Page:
So maybe it’s just me, but I think it’s pretty weird that almost any of these people were invited to speak at a graduation ceremony.

    I mean, the graduation isn’t a symposium where the attendees gather to hear important people talk. It’s a ceremony where people dress up in formal academic regalia and get diplomas. When you ask Ayaan Hirsi Ali to speak, you’ve pretty much decided to make the event about something other than the graduates graduating by default.Report

    • Avatar dhex in reply to Alan Scott says:

      not necessarily, though probably most of the time.

      ali could (theoretically) speak on courage; on endurance; on the rights of women and minorities; etc.Report

  16. Avatar Kazzy says:

    Thoughts on Smith’s President Kathleen McCartney’s comments on the matter?

    “I want to underscore this fact: An invitation to speak at a commencement is not an endorsement of all views or policies of an individual or the institution she or he leads. Such a test would preclude virtually anyone in public office or position of influence. Moreover, such a test would seem anathema to our core values of free thought and diversity of opinion. I remain committed to leading a college where differing views can be heard and debated with respect.”

    I will say that the offering of an honorary degree might change the calculus ever so much, though I presume this is standard operating procedure and that literally every commencement speaker receives one.Report

    • Avatar Michael Drew in reply to Kazzy says:

      I don’t think the latter is the case.

      I like her statement.Report

      • Avatar Kazzy in reply to Michael Drew says:

        I think the honorary degree matters insofar as it is making the speaker a part of the graduating class, even if only symbolically so. The practice in general is odd to me. I know there was a mini-kerfuffle when Puff Daddy received an honorary doctorate from Howard — a school he had dropped out of sans degree. Some students were very upset by this (though I don’t think they took any issue with Puff himself, at least not politically; musically is another question).

        I don’t work in academia, so maybe those who do can shed more light on the matter, but it seems odd to give someone a degree they did not earn. It cheapens the degrees of those who studied and worked hard to earn them.Report

      • Avatar Kazzy in reply to Michael Drew says:

        And I, too, liked her statement.Report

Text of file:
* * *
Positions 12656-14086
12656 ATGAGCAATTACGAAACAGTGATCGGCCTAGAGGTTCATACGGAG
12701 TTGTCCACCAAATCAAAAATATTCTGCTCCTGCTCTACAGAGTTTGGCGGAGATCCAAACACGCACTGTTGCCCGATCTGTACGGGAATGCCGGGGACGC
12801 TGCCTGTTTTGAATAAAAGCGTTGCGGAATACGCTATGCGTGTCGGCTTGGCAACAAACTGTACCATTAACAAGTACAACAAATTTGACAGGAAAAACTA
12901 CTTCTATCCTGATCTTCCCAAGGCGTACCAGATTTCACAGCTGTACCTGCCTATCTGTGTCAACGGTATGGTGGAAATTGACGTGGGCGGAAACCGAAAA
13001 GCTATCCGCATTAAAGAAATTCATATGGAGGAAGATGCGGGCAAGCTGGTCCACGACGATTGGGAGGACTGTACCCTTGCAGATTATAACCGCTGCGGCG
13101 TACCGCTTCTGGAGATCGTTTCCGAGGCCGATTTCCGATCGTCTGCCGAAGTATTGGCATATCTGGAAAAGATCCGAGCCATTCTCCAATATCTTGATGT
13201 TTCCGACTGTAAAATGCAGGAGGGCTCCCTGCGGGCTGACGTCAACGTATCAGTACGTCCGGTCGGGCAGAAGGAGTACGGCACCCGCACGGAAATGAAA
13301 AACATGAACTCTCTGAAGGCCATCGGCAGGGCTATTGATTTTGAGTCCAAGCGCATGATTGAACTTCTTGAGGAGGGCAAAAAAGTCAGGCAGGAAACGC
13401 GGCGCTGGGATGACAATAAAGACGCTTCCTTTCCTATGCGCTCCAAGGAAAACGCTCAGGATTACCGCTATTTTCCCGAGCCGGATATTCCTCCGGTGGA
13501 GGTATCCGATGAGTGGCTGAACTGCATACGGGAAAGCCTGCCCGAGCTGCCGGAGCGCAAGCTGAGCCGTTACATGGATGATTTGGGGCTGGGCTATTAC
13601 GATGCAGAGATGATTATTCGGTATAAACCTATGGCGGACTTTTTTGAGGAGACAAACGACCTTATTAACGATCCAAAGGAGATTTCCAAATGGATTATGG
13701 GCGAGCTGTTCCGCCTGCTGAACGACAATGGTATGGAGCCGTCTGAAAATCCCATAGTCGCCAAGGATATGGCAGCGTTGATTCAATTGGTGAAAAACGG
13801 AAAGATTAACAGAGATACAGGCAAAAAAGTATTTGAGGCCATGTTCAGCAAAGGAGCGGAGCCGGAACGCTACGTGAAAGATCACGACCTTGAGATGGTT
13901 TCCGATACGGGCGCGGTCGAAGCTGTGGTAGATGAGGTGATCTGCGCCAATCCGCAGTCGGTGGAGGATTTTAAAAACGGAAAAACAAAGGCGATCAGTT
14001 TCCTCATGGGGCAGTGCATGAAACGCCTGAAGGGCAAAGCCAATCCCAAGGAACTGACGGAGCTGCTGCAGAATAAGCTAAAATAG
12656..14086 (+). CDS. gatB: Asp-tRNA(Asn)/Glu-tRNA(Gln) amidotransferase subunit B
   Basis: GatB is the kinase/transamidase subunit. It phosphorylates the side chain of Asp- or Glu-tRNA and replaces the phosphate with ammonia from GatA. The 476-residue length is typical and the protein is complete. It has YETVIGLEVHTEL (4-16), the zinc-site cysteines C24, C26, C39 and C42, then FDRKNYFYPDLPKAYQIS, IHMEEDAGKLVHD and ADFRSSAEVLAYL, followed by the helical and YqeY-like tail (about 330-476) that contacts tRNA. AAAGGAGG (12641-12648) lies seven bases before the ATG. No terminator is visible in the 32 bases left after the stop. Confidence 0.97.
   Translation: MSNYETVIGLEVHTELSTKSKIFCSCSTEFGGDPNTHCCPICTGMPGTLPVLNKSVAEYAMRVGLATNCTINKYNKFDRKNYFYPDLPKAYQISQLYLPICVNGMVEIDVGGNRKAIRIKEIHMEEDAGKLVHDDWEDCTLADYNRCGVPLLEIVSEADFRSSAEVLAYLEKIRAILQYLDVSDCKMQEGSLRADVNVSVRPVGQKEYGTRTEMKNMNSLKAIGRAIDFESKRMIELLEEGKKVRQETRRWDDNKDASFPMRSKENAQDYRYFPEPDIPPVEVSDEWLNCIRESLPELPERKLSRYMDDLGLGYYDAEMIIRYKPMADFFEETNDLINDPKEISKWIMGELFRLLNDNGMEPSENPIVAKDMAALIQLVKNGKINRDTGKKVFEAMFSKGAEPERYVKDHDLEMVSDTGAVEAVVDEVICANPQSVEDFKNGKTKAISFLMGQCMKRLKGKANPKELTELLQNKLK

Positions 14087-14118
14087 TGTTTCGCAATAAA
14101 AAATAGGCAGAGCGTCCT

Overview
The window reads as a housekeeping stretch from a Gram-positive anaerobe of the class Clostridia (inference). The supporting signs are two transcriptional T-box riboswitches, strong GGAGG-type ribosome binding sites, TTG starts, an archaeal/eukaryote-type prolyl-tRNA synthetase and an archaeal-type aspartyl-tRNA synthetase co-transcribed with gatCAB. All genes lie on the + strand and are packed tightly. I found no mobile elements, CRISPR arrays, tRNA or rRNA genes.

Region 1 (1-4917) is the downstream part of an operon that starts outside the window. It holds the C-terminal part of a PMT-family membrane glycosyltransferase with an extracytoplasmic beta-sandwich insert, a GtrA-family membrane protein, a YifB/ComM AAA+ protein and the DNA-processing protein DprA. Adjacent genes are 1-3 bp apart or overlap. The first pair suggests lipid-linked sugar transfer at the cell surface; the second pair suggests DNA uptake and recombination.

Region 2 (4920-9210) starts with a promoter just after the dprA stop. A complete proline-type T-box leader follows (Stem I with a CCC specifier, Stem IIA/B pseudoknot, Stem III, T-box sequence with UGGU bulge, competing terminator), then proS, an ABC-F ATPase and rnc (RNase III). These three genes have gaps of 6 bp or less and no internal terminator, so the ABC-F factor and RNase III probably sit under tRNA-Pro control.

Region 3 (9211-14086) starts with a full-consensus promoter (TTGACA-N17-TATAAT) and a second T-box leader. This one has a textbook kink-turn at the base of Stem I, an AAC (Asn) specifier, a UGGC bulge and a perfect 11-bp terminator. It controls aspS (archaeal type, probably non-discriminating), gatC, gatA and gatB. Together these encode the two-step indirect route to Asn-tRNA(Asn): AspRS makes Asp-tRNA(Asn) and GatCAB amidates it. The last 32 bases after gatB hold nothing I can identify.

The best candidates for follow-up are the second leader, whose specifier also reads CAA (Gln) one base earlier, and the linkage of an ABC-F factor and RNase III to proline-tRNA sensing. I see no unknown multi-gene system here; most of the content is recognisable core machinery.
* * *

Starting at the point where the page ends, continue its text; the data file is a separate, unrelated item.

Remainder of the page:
• Sorry, I meant the latter part of the latter.

        I agree it changes the calculus, indeed I think it changes it considerably. Abiding issuing a a special honor is emphatically not the same thing as being willing to listen to views you dislike (or to someone’s views who’s done things you find abhorrent or distasteful). Teaching students to be willing to listen to diverse views respectfully is part and parcel of the university’s reason for being (which is not to say there’s zero reason to oppose someone controversial being given a scarce slot speaking at a particular event). Students should be expected to do that under reasonable circumstances (i.e. I myself would have no problem if Rice were a speker at a commencement at which I was a graduate and probably would think my classmates should register spoken but not disruptive opposition if they felt so compelled.) If a university chooses to give a special honor to a controversial guest, though, they have no recourse to the values of free inquiry to help defend that choice. It’s pure endorsement and concrete action, and IMO the bar for expecting students to abide it is far lower than for expecting them to listen respectfully to a speaker who isn’t receiving any honor greater than the invitation to speak.

        I just don’t think it’s anywhere close to every one commencement speaker that receives an honorary degree. I could be wrong, but I’m guessing it’s only a small majority at most and wouldn’t be surprised if it was less.Report

      • Avatar Kazzy in reply to Michael Drew says:

        Got it. Thanks, @michael-drew . You sum up my thoughts better than I could. The endorsement of an honorary degree is exactly what is so problematic.

        I’ll leave it up to others more in the know to educate me on the frequency of honorary degrees. I’m also curious if the person can actually make claim to them. Can Puff call himself a doctor? Can he list Howard on his resume now?Report